Bertha understood the dilemma and was becoming somewhat frustrated by Carl’s inability to act on his own. She also noted that there was increasing pressure from a competitor, Gottlieb Daimler who had invented a horseless carriage of his own— the world’s first four-wheeled, high-speed automobile just a few miles away.
Bertha was a very smart woman who knew the power of marketing. She instinctively knew that a long trip with the car would gather much attention from the public along the way. She knew the publicity would help popularize Carl Benz’s latest invention—and likely saved him from professional and financial ruin.
Bertha (Ringer) Benz – Driver and Mechanic for First Long Distance Automobile Trip
So in early August of 1888, at age 39, Bertha penned a note telling her husband she was going to drive to her mother’s house. She gathered her two teenage sons and climbed aboard the third Patent-Motorwagen vehicles her husband had assembled. One can only imagine their excitement as the three drove from Mannheim through Heidelberg, and Wiesloch. Just as anticipated, curious spectators gathered for miles to see the three driving about the countryside. No doubt it was quite a bewildering sight to see the first motorized vehicle rattling on byy. Amazing as that was, the fact that the vehicle was being driven by a woman must of been absolutely astounding.
The trip was in fact really no joy ride. Bertha Benz was not only the driver, but also improvised as an ever resourceful mechanic. Along the way a number of difficulties were faced. An ignition wire short circuited. Bertha actually used her garter to repair it. When a fuel pipe got clogged, she used her hat pin to clean it out. In addition, she was able to convince a blacksmith along the way to help mend a chain that had broken. The car didn’t have a fuel tank so she carefully manuevered the car to towns with apothecaries that sold a petroleum based cleaning fluid called ligroin. She put it into the carburetor to keep it running through the journey. She also had to stop often for water to in order to cool down the engine. The boys came in handy when the car needed pushing which was probably quite often. If that wasn’t enough when the brakes began to wear down (basically just pieces of wood) the ever resourceful Mrs. Benz stopped at a local shoemaker to have them nail leather on the brake blocks. So one can also say she actually was one of the first to invent brake pads as well.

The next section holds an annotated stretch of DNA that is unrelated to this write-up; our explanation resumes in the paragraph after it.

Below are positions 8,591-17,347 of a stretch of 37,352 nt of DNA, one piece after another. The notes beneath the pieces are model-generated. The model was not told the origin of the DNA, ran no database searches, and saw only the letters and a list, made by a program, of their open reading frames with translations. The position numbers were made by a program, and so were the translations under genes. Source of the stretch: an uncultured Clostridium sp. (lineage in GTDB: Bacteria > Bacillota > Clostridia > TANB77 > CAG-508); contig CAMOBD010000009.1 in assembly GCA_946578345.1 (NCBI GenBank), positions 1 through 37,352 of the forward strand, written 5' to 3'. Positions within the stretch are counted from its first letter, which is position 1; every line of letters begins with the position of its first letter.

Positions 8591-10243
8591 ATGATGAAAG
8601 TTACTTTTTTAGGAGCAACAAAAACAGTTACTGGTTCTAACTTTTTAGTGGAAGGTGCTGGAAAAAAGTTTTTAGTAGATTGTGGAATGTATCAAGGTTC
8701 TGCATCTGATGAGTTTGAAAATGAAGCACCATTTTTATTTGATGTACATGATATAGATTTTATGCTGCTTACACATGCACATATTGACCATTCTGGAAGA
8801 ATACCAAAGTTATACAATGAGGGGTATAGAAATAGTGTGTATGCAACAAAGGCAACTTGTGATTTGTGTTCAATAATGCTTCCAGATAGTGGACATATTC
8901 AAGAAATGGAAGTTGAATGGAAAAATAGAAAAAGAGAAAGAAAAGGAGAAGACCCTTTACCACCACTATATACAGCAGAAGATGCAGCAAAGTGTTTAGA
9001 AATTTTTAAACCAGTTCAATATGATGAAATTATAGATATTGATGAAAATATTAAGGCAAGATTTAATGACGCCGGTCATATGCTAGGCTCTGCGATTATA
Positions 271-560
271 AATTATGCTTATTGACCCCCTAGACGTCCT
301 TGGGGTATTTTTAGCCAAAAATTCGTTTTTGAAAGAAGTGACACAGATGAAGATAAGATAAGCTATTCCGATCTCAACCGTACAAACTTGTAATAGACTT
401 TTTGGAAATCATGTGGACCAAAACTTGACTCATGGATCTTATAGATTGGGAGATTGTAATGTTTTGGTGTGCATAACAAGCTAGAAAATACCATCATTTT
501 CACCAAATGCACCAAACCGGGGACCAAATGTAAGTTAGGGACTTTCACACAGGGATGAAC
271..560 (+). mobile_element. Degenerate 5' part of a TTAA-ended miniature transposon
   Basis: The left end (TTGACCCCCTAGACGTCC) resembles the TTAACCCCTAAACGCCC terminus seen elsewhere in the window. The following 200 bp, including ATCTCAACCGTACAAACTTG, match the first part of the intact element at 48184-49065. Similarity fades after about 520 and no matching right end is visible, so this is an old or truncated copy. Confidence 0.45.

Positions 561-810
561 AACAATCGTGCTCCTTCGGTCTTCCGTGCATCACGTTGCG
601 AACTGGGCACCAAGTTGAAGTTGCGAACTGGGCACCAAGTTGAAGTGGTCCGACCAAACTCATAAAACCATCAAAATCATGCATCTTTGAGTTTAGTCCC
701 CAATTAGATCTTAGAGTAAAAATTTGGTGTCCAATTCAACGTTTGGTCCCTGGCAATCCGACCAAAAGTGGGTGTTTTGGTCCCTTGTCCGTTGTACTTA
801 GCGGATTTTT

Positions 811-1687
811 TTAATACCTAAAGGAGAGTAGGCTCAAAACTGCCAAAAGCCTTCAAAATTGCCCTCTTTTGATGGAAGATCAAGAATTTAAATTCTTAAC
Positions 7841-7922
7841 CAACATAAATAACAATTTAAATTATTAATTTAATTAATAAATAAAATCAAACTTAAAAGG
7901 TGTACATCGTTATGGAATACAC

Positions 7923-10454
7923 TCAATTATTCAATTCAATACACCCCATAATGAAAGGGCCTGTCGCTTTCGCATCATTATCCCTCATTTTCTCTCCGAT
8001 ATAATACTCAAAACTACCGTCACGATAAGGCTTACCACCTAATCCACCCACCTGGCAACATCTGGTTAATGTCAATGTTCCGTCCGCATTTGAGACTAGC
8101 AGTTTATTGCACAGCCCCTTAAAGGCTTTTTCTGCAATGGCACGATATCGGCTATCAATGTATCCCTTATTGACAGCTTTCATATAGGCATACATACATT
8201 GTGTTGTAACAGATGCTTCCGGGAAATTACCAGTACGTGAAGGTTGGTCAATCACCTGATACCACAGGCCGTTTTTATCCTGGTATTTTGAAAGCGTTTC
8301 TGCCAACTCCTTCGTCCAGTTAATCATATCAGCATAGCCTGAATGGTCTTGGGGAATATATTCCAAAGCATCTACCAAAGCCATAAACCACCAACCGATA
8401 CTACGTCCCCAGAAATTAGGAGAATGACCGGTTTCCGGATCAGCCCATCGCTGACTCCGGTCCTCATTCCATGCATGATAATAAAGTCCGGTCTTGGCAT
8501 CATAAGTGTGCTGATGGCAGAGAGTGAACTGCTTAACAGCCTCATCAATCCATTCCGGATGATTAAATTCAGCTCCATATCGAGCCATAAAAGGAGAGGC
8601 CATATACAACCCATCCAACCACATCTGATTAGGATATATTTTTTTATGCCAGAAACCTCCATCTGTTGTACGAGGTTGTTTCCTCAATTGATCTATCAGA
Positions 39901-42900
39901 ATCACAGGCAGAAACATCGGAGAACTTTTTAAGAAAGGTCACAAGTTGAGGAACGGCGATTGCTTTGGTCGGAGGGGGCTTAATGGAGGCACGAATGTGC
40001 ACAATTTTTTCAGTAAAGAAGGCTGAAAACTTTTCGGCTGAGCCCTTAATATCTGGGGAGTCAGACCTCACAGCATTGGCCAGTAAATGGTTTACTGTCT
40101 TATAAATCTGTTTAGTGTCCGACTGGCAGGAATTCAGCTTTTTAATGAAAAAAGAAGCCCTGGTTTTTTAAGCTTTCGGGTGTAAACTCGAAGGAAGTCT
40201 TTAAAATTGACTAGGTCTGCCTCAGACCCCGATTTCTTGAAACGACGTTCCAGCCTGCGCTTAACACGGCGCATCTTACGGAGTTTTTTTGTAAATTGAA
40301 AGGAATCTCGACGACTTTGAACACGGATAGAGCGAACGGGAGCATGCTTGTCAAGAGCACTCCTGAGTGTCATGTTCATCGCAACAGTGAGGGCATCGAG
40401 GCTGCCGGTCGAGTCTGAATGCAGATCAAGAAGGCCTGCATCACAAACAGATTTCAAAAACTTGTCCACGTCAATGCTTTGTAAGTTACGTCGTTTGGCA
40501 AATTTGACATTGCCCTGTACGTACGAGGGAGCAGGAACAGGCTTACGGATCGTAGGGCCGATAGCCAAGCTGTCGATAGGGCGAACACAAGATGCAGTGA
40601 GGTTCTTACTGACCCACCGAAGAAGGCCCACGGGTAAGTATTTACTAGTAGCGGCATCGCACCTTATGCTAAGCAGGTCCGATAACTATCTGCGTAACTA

Bertha Benz – Financier, Adventurer and Integral to the Success of the Benz Motorwagen
Another plus came from Bertha’s trip. Since she and her sons had quite a time going up hills with a 2.5 horse powered car, often resorting to manually pushing the car uphill. Those difficulties convinced the inventor to make a crucial modification – the introduction of the world’s first gear system.
An Awesome Sight of the Motorwagen
The Motorwagen was a light three-wheeled vehicle, powered by a single-cylinder gasoline engine that got about 25 mpg. Bertha went the entire distance of about 65 miles in about 12 hours. Around dusk she managed to pull into her hometown of Pforzheim. She immediately sent a telegram to her husband that she had arrived safely at her mother’s home. She spent the night at her mother’s house and returned home three days later. Again another brilliant move on her part, she chose another route and gathered even more spectators who were fascinated by the vehicle. The trip covered 194 km (121 mi) in total.
By the time she returned home, eyewitness accounts were pouring in from the trip. The news was rushed into print in local newspapers. With Bertha providing a real living proof of concept, Karl immediately rushed one of his other models to a scientific exhibit in Munich. All in all, she had driven over 120 miles at a time when no other automobile had traveled more than a few dozen feet. Her trip unleashed an avalanche of publicity and the couple began receiving orders for their newfangled contraption almost immediately. The critics now knew of the vehicle’s reliability and the Benz Patent Motor Car was the talk of the town. The public loved the Motorwagen in Munich and orders began to rush in the door.
Within a decade Karl’s company, Benz & Cie., became the world’s largest automobile company with a full-time staff of more than 400 and annual sales of nearly 600 vehicles.
Benz Factory Photo
Bertha Benz died in 1944 at the ripe age of 95. She is indeed a heroine of the auto industry one to be celebrated.
Carl Benz with family